Need Help learning to price Lawns

Discussion in 'Business Operations' started by Kinner, May 10, 2013.

  1. Kinner

    Kinner LawnSite Member
    Posts: 5

    Hi you guys i'm really new to doing big lawns for a reality type company the lil residential's I can bid those pretty effectively and make money but this big lawn i'm just not sure of what should I charge for the first mow and then what should I be charging there after for weekly maintenance of said lawn let me know what you all think thank you for your time.





  2. Toro 455

    Toro 455 LawnSite Member
    Posts: 238

    Labor & materials, materials in this case being dump fees.

    This looks like the kind of job where if you gave a firm price, you work your butt off trying to make a profit. Sweating 'till you're blind you take your shirt off and hang it on a post to dry. Dog tired at the end of the day you forget your shirt.
    Going back the next day you ask "Have you seen my shirt? I lost my shirt on that one."
  3. gardengnome

    gardengnome LawnSite Member
    Posts: 101

    How do you estimate "little lawns"? If you just suck a number out of thin air and hope it works you're not estimating, you'd be ballparking. Estimating any property should be based on actual performance numbers derived from time/performance analysis at which point it does not matter what size property you estimate. You don't say what size the property is and it wouldn't matter anyway, I've got a 60" mower which I may or may not be able to use on that property, but if all you have is a 36" your times are way different. Also consider if this a contract or a pay as you go situation, do you need do an initial clean up (trash) which from he pics I would say you do. Is your mower capable of handling grass that thick, and tall - when it (the grass) is dry!!, or do you need to bushhog it the first time (which means you would need to sub it out or rent one). Chances are you will have to double cut it the first time before you can even start dropping it to the correct cutting height. If this is a (seasonal/annual) contract job, you can consider incorporating the initial clean up cost into the monthly fee, which means less money up front and you can argue you give them a "free"(!) clean up, which will help down the road.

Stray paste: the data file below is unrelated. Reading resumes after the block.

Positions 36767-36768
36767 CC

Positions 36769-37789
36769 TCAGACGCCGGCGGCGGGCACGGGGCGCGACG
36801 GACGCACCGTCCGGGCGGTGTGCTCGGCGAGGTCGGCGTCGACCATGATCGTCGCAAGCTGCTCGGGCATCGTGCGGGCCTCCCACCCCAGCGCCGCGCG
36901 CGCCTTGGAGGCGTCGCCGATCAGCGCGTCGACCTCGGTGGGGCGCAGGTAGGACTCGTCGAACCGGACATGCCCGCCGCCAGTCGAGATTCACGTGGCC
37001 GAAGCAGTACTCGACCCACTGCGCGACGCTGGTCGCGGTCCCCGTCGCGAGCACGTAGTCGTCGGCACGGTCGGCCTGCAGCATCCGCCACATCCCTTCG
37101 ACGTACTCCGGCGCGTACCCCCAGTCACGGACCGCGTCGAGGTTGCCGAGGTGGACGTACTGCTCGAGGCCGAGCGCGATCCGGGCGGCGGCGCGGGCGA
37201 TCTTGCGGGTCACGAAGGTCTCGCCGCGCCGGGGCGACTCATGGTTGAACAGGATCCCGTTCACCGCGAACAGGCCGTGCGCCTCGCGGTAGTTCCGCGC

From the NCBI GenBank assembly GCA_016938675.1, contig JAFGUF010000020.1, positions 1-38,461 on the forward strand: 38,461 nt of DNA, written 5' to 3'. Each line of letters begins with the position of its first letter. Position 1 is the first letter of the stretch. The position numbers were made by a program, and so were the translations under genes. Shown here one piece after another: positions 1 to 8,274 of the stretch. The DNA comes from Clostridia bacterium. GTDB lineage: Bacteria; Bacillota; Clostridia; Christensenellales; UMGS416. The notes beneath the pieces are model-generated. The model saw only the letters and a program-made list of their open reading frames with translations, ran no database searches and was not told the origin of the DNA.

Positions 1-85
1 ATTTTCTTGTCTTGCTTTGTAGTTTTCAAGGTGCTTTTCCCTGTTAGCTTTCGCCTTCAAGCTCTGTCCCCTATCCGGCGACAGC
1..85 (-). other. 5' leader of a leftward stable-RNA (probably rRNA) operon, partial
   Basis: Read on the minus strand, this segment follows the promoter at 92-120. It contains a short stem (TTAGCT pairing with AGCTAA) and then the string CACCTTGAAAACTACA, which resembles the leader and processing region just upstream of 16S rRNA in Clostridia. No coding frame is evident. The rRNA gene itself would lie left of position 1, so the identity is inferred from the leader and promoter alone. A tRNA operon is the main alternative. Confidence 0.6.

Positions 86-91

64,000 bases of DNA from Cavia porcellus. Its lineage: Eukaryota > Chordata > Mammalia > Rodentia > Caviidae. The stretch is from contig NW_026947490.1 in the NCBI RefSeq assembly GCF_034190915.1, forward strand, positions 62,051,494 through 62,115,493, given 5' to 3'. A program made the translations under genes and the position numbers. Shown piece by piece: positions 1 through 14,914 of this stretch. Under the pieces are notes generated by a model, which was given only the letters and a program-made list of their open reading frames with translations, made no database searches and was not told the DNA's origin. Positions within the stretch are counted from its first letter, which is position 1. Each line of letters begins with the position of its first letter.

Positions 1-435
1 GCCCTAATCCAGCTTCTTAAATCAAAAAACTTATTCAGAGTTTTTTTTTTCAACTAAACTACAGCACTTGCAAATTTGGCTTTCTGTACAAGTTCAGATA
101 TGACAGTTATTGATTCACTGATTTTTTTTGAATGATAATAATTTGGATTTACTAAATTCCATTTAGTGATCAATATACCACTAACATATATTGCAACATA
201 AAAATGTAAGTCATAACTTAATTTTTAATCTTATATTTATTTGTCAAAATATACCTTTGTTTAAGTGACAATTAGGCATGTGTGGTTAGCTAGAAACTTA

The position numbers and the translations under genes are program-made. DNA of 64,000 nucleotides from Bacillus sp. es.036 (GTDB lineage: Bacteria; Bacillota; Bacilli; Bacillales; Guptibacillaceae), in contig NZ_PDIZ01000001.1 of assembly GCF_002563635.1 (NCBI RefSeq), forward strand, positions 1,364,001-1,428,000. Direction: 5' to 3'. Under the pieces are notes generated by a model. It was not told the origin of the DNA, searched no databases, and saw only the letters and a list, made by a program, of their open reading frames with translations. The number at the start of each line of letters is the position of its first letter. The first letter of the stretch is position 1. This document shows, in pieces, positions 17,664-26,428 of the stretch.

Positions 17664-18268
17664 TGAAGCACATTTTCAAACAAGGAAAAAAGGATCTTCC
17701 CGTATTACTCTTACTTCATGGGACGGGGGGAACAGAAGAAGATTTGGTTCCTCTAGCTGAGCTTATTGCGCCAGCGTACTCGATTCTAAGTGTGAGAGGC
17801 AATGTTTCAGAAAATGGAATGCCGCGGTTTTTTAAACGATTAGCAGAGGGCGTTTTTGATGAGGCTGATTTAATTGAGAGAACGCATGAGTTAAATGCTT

4. Four_Seasons

    Four_Seasons LawnSite Member
    Posts: 184

    This is why I do hourly. I give them a ballpark area of how much my service will cost. But if they call me once a month and the grass is 2 feet high and I have to triple cut, then I stay longer and thus more $$$. Worked great for me so far and kept most of my clients weekly and bi-weekly!
  5. CapitalLawn

    CapitalLawn LawnSite Member
    Posts: 9

    Realize how much you want to make per hour, Then figure out what your actually making per hour everyday, Then meet somewhere in between that area, don't forget to add in dump cost, materials, and the price of a new shirt
  6. CapitalLawn

    CapitalLawn LawnSite Member
    Posts: 9

    I don't ever give people an hourly price, but I live in a heavily populated soul sucking environment
  7. Kinner

    Kinner LawnSite Member
    Posts: 5

    Gothca thanks you guys I don't think I under bid myself then by what your all saying on the job I may have over bid the bi weekly but that's ok i'm just glad to know I didn't underbid my first mow here cause I would have to rent equipment but I live in haying country in Washington so my uncle has the brush hog and john deere tractor that I can rent. But thank you all so much for your input.
  8. 205mx

    205mx LawnSite Silver Member
    Posts: 2,355

    Make sure you don't under bid. The average LCO with 45 accounts- if they received $5 more per weekly service ... Well do the math on the month by month
    Posted via Mobile Device

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